It’s a decision that makes sense to me.
- I bonds are a relatively safe investment.
- In times of high inflation, I bonds are a good bet.
As someone who has been investing for years, my strategy is largely to invest in stocks. Even though equities are quite risky, because I work with a long-term investment horizon, I’m comfortable taking that risk. And I know that historically stocks have generated much higher returns than safer alternatives, like bonds. Since I hope to build a good chunk of wealth for retirement, I hold a lot of stocks in my brokerage account.
But recently, I made the decision to put some of my money into another investment – I bonds. And here’s why you might want to do the same.
Why links make sense right now
I bonds are government guaranteed securities whose interest rate is tied to the rate of inflation. During times when inflation isn’t high, I bonds aren’t always the best bet, because even though they’re relatively risk-free, they won’t pay much interest.
But right now, inflation is skyrocketing. As such, I bonds are currently paying quite generously. In fact, the rate I’m currently getting on my I bonds is comparable to, if not better than, the return I’d typically earn on my equity investments. And that’s why I chose to buy $10,000 worth of I bonds.
Why $10,000? Well, that’s actually the maximum amount you can invest in I bonds per year. But rest assured that you don’t have to pour so much money into I-bonds. You can buy these bonds in increments as low as $25.
Should you buy bonds?
If you have money outside of your emergency fund that you are looking to invest, then I bonds are a good choice right now because of the generous interest rates they pay. And with I bonds, you don’t take the risk of buying stocks.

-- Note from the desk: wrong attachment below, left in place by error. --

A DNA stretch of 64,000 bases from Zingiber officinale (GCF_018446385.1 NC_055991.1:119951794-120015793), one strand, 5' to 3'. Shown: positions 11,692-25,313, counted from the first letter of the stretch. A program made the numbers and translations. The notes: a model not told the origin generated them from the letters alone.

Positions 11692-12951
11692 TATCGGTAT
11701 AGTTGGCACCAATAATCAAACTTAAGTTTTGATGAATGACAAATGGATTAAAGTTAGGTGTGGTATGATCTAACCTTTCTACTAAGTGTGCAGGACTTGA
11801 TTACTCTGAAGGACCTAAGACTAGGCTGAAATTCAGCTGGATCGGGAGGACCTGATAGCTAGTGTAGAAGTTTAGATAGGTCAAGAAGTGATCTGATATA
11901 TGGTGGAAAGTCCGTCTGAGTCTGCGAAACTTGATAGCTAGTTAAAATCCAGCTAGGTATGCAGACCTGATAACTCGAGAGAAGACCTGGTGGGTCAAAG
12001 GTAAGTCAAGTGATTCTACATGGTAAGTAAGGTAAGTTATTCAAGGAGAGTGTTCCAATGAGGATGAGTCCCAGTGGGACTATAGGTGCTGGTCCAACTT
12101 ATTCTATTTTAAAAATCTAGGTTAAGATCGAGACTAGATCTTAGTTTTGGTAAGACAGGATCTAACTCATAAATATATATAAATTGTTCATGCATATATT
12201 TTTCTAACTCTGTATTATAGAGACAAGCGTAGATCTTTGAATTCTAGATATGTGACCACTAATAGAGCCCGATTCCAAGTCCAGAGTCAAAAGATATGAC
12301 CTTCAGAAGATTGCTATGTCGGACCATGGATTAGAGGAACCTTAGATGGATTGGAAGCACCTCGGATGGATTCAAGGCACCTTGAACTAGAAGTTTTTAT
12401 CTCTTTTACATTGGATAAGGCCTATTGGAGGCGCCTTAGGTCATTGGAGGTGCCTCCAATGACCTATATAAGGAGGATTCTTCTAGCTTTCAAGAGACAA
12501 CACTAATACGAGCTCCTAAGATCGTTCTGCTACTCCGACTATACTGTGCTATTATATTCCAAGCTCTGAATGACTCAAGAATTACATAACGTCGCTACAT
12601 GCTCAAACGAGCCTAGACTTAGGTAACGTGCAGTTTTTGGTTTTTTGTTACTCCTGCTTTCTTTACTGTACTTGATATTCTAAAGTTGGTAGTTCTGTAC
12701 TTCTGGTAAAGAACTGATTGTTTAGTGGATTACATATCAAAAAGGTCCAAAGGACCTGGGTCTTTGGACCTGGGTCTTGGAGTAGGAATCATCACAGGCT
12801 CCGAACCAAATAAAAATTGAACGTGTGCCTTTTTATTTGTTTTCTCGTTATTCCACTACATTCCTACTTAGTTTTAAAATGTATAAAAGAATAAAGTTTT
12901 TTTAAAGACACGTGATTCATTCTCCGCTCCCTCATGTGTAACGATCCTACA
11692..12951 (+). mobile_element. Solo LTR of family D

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That said, I bonds have some restrictions. You must keep these bonds for at least one year after purchasing them. And if you cash them in within five years, you’ll lose a few months’ interest as a penalty. This is an important thing to think about because right now inflation is skyrocketing. But if inflation slows, your I bonds will start paying less.
It’s a risk I’m willing to take, though. First, I expect inflation to remain rampant this year, even as the Federal Reserve aggressively raises interest rates in an effort to calm things down. Second, even if the inflation rate starts to come down to a noticeable degree, I don’t expect it to dip, which means my bonds should pay a decent interest rate for a while.
As such, I’m not worried about wanting to cash them out within a year. Do I want to collect them within five years? Maybe. But then I’ll look at the numbers to see if it makes sense to take a penalty to free up that money.
All told, I bonds are an investment worth considering right now. If you’re not sure if they’re the best bet for you, invest a small amount to get started. But for me, it’s a good way to take advantage of runaway inflation rather than be hurt by it.